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The betrayal

The betrayal

Dunmore, Helen, 1952-2017

The Betrayalis the sequel to Helen Dunmore's hugely successful historical novelThe Siege, set in Stalin's Russia. Leningrad, 1952. Andrei, a young hospital doctor and Anna, a nursery school teacher, are forging a life together in the post-war, post-siege wreckage. But their happiness is precarious, like that of millions of Russians who must avoid the claws of Stalin's merciless Ministry for State security. So when Andrei is asked to treat the seriously ill child of a senior secret police officer, he and Anna are fearful. Trapped in an impossible, maybe unwinnable game, can they avoid the whispers and watchful eyes of those who will say or do anything to save themselves? The Betrayalis a powerful and touching novel of ordinary people in the grip of a terrible and sinister regime, and a moving portrait of a love that will not be extinguished. 'Beautifully crafted, gripping, moving, enlightening. Sure to be one of the best historical novels of the year'Time Out 'Scrupulous, pitch-perfect. With heart-pounding force, Dunmore builds up a double narrative of suspense'Sunday Times 'Magnificent, brave, tender...with a unique gift for immersing the reader in the taste, smell and fear of a story'Independent on Sunday Novelist and poet Helen Dunmore has achieved great critical acclaim since publishing her first adult novel, the McKitterick Prize winning,Zennor in Darkness. Her novels,Counting the Stars,Your Blue-Eyed Boy,With Your Crooked Heart,Burning Bright,House of Orphans,Mourning Ruby,A Spell of Winter, andTalking to the Dead, and her collection of short storiesLove of Fat Menare all published by Penguin. Helen also writes for children, her titles includeThe DeepandIngo

Paperback, Book. English.
Published London: Penguin, 2010
Rated
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Available at Moor Allerton and Wetherby.

  • Moor Allerton – One available in Adult Fiction

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  • Wetherby – One available in Adult Fiction

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    50819984 Adult Fiction Adult fiction Available
  • Chapel Allerton – Earliest copy due back 12th September

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Details

Statement of responsibility: Helen Dunmore
ISBN: 014104683X, 9780141046839
Note: Includes bibliographical references.
Note: Originally published: London: Fig Tree.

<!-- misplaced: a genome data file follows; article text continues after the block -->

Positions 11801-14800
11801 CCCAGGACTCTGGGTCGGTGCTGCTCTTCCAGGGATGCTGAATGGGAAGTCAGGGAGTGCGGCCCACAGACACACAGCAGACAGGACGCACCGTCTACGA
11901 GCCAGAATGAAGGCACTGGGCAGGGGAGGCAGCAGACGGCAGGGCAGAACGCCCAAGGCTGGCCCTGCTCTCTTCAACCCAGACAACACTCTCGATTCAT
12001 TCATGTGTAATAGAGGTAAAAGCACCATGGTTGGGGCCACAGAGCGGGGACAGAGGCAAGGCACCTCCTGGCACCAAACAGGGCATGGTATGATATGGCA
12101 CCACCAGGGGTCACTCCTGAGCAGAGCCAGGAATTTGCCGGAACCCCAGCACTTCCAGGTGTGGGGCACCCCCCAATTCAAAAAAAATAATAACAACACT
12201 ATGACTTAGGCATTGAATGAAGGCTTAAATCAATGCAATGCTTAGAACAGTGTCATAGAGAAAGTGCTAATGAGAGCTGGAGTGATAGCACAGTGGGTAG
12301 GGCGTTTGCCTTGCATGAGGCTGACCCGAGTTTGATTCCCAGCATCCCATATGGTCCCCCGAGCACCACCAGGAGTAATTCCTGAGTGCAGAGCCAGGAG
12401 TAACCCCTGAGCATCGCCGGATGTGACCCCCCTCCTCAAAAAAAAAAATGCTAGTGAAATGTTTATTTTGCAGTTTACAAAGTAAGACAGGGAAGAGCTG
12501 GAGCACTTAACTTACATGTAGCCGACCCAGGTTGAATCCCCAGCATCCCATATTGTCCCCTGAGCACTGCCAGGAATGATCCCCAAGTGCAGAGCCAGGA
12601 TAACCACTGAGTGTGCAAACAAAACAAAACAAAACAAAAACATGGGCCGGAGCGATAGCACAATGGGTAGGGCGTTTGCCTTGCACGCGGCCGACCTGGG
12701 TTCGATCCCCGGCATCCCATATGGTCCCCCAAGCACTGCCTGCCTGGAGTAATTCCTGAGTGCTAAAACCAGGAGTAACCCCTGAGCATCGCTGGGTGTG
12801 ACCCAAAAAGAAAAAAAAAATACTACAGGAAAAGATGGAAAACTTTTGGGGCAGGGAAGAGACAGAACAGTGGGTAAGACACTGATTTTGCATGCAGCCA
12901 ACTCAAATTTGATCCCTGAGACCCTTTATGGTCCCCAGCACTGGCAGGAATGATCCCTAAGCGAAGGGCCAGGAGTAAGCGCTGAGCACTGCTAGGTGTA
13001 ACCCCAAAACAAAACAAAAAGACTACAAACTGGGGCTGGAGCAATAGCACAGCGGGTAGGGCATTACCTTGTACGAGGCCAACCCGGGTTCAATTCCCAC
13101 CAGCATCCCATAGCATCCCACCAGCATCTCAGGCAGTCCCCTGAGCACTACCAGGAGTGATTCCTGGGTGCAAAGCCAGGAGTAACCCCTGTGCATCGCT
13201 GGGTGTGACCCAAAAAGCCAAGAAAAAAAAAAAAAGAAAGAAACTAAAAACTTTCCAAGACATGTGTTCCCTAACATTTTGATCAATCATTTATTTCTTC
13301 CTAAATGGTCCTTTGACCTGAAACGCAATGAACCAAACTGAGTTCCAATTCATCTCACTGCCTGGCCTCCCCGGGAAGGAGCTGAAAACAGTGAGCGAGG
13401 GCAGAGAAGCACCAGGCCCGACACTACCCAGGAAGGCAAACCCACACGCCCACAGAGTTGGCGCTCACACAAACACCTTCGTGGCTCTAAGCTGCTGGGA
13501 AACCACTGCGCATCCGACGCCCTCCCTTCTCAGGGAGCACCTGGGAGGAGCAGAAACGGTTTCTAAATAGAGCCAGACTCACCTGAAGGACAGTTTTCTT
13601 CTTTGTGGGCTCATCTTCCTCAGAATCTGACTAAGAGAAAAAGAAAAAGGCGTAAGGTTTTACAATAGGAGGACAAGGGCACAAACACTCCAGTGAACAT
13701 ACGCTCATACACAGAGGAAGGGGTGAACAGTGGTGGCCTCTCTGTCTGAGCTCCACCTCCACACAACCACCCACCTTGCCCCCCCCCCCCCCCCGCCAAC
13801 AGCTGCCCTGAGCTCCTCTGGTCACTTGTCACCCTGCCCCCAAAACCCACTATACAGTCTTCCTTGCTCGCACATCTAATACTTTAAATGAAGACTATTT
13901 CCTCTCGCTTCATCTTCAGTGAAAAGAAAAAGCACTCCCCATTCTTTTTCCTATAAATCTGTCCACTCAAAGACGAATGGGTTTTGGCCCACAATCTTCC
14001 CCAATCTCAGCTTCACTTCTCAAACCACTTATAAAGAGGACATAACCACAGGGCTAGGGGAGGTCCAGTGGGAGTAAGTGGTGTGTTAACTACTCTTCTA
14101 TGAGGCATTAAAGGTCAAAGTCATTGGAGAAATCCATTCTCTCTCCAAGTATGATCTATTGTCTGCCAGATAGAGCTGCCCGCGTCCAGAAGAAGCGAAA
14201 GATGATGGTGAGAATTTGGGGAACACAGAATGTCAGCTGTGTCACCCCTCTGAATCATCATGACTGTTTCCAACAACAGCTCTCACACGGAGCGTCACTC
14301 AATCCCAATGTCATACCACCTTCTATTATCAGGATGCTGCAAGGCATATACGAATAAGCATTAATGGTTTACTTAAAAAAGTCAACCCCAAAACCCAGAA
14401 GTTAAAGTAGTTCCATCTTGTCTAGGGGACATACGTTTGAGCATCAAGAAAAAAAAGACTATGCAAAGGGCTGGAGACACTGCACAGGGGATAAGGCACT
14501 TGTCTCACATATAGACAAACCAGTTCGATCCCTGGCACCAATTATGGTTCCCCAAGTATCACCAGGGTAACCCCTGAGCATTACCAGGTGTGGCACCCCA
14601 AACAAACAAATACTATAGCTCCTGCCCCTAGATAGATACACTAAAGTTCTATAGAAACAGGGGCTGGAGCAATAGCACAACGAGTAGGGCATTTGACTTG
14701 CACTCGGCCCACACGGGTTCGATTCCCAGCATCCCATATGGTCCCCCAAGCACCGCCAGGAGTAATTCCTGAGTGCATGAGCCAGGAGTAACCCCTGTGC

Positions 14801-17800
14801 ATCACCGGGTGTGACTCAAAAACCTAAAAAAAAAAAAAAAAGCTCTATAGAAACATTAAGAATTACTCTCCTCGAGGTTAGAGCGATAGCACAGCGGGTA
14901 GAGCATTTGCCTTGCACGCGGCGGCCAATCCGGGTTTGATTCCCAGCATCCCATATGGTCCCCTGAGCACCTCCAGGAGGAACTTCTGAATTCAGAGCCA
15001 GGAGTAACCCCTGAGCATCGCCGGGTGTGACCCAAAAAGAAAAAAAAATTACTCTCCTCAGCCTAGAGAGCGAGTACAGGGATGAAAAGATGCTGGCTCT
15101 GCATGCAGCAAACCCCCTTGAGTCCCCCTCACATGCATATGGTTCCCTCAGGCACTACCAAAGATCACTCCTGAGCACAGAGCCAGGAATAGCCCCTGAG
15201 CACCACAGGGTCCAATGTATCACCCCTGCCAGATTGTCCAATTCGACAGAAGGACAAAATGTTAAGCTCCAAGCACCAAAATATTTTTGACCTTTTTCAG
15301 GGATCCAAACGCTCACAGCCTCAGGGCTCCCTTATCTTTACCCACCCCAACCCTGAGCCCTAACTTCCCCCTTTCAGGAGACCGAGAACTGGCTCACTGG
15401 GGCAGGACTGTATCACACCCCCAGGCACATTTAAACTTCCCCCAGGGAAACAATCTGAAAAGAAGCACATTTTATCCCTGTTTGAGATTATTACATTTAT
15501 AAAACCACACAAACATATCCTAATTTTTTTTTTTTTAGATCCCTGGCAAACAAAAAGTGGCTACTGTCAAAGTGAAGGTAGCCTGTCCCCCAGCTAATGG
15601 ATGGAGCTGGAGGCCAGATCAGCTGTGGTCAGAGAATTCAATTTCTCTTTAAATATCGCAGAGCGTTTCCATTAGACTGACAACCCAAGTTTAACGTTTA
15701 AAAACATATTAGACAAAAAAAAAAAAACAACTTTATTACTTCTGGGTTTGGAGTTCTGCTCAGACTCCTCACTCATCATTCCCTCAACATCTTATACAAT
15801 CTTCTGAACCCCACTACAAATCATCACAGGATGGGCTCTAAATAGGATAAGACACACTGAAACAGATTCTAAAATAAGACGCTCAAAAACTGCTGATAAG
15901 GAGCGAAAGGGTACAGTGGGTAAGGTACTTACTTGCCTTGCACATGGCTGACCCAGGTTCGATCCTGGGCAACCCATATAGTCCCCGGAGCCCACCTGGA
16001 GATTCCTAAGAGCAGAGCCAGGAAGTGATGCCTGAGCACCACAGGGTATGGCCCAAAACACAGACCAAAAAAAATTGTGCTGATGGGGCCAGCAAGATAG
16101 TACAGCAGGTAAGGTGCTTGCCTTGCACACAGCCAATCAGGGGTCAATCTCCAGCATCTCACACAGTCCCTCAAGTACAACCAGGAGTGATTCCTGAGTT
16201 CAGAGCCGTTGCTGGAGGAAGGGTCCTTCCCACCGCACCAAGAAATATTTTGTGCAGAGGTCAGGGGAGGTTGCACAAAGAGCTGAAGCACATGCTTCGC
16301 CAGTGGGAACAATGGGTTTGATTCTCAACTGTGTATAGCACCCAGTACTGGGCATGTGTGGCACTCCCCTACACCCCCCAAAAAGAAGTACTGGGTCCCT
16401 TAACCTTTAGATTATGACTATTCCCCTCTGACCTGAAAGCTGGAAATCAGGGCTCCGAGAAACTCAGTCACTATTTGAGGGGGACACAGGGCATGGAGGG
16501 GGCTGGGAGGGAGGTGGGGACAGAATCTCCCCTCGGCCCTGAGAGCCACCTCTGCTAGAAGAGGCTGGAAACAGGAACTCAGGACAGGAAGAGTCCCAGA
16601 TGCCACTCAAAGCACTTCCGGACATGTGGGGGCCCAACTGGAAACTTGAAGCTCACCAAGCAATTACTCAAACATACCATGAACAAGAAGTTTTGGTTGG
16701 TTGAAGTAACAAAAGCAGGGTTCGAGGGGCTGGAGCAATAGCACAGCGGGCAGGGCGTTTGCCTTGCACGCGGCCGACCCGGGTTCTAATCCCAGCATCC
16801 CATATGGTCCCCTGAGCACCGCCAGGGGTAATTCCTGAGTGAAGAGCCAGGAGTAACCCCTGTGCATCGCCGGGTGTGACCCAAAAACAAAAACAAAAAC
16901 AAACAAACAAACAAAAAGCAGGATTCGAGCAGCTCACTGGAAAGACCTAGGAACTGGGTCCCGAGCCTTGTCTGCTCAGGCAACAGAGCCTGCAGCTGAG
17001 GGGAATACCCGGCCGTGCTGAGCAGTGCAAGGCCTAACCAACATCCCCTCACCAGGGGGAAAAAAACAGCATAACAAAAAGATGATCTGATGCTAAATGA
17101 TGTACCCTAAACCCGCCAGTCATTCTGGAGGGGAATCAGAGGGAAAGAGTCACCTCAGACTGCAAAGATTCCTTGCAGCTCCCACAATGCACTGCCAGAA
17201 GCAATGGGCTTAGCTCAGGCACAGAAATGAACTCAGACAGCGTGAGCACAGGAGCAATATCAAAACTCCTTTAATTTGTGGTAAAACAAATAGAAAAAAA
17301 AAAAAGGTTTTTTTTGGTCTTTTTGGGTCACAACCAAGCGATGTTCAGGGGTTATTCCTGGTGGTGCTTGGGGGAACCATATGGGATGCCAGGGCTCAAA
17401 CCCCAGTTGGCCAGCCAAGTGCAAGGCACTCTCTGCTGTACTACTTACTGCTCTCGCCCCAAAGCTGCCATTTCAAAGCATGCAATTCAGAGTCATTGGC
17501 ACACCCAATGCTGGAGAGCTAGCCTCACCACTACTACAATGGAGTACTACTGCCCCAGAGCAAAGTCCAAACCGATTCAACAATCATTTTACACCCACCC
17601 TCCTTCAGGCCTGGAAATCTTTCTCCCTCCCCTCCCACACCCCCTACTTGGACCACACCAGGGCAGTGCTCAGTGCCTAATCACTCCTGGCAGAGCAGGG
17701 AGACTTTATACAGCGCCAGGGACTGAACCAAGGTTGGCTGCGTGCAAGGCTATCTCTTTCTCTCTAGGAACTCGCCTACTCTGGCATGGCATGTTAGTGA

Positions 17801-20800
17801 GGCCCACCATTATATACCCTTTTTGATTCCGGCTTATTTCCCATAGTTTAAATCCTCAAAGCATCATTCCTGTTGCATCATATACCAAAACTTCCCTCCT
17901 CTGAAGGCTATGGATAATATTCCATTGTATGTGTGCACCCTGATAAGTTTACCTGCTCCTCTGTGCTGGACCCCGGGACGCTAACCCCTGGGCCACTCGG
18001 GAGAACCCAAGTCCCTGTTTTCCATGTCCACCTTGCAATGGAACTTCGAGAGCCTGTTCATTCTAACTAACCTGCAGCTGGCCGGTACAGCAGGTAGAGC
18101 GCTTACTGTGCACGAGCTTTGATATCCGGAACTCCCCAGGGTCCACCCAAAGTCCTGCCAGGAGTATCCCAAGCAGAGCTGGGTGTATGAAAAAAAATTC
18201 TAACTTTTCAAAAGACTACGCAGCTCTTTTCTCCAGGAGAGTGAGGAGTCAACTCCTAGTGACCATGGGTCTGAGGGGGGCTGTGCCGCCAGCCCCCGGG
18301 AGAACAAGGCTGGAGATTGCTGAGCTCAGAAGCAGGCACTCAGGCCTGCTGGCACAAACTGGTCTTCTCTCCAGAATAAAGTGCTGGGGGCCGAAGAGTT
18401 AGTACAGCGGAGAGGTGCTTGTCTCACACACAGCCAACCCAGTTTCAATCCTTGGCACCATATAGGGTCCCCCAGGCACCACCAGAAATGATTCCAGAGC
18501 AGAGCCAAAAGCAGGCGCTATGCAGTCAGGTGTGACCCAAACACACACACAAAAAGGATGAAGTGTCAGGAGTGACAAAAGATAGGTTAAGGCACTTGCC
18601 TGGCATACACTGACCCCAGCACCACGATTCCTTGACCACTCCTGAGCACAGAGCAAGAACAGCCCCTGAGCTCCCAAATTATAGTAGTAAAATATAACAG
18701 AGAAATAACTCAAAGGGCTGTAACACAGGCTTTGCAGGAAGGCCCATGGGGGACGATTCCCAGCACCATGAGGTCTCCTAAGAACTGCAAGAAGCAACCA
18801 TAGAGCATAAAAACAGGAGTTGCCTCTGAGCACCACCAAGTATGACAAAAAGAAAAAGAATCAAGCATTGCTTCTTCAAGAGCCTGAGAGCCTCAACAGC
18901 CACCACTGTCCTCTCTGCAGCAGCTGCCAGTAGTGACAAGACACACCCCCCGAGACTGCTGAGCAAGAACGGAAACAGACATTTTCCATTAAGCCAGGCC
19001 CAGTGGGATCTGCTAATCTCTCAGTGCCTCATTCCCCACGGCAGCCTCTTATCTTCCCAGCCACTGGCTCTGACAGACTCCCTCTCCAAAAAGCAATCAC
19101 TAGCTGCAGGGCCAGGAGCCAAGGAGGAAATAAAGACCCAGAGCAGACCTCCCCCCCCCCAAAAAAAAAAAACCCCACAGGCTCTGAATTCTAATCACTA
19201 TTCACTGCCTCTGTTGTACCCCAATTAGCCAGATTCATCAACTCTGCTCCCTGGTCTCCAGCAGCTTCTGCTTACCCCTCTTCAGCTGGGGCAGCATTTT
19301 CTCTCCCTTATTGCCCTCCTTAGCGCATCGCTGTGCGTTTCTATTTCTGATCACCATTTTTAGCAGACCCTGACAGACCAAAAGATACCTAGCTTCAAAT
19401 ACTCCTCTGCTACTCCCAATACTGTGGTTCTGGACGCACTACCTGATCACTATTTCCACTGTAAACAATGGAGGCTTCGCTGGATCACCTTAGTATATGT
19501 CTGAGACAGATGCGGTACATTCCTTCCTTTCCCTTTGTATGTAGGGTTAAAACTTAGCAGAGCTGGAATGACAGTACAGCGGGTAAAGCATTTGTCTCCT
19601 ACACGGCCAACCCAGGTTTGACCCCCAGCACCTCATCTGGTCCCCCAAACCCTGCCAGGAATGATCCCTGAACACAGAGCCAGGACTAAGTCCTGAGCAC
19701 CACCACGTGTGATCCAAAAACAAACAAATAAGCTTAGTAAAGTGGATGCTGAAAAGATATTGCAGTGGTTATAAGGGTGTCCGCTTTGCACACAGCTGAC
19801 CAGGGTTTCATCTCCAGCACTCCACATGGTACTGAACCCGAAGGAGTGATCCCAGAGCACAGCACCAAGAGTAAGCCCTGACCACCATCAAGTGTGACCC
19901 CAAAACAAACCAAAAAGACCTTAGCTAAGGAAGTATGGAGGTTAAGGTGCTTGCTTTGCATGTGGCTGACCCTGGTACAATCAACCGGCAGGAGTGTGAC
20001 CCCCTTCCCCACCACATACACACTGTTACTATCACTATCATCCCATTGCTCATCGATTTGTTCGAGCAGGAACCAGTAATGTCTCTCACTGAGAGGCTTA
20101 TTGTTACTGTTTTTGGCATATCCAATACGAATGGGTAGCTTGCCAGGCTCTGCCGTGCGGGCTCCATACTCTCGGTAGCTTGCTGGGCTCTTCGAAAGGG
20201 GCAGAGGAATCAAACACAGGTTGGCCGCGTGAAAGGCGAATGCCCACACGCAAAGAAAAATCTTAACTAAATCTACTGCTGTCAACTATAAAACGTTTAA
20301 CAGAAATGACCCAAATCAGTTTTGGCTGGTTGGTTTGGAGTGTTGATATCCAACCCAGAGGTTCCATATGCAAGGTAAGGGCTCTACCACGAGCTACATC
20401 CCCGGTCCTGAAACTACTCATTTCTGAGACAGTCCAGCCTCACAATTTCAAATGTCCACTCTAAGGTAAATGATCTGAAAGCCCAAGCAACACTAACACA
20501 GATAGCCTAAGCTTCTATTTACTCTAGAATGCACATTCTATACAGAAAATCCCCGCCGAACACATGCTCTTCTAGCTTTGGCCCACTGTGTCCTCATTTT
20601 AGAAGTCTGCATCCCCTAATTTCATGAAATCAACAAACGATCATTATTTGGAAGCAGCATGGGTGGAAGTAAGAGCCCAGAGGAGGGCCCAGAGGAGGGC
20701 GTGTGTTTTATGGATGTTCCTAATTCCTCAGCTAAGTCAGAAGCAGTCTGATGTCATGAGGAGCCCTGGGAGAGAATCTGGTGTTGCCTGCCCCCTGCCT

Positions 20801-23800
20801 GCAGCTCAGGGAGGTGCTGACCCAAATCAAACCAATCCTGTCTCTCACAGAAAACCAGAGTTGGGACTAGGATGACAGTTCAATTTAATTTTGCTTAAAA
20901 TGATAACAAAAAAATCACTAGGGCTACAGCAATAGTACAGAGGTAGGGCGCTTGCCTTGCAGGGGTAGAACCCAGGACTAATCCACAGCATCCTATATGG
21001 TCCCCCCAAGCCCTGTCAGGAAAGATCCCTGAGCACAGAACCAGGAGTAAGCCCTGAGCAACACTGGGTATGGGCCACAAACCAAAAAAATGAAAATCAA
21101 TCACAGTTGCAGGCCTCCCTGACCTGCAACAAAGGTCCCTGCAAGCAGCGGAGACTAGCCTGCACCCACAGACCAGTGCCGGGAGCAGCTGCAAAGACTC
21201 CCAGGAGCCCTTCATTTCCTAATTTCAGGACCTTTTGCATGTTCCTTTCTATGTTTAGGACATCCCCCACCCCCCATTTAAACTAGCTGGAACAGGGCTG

Note: Formerly CIP.
Physical Description: 328 p. ; 20 cm.
Subject: Saint Petersburg (Russia) Social life and customs Fiction.; Soviet Union History 1925-1953 Fiction.

Author note

Helen Dunmore has published eleven novels with Penguin:Zennor in Darkness, which won the McKitterick Prize;Burning Bright;A Spell of Winter, which won the Orange Prize;Talking to the Dead;Your Blue-Eyed Boy;With Your Crooked Heart;The Siege, which was shortlisted for the 2001 Whitbread Novel of the Year Award and for the Orange Prize for Fiction 2002;Mourning Ruby;House of Orphans;Counting the StarsandThe Betrayalwhich was longlisted for the Man Booker Prize 2010. She is also a poet, children's novelist and short-story writer.

Reviews

Enthralling. Emotionally gripping . . . ordinary people struggling against a city's beautiful indifference, and clinging on for dear life
Daily Telegraph||Beautifully crafted, gripping, moving, enlightening. Sure to be one of the best historical novels of the year
Time Out||Scrupulous, pitch-perfect. With heart-pounding force, Dunmore builds up a double narrative of suspense
Sunday Times||Magnificent, brave, tender . . . with a unique gift for immersing the reader in the taste, smell and fear of a story
Independent on Sunday||A masterpiece. An extraordinarily powerful evocation of a time of unimaginable fear. We defy you to read it without a pounding heart and a lump in your throat
Grazia||A beautifully written and deeply moving story about fear, loss, love and honesty amid the demented lies of Stalin's last days. I literally could not put it down||Dunmore chillingly evokes the atmosphere of Soviet suspicion, where whispered rumours and petty grievances metastasise into lies and denunciation. A gripping read
Daily Mail||Meticulous, clever, eloquent. An absorbing and thoughtful tale of good people in hard times
Guardian||A remarkably feeling, nuanced novel that satisfies the head as well as the heart. This does not read like a retelling of history, but like a draught of real life. With her seemingly small canvas, Dunmore has created a universe
Sunday Herald||Dunmore's genius lies in her ability to convey the strange Soviet atmosphere of these very Soviet stories using the most subtle of clues
Spectator||Storytelling on a grand scale
The Times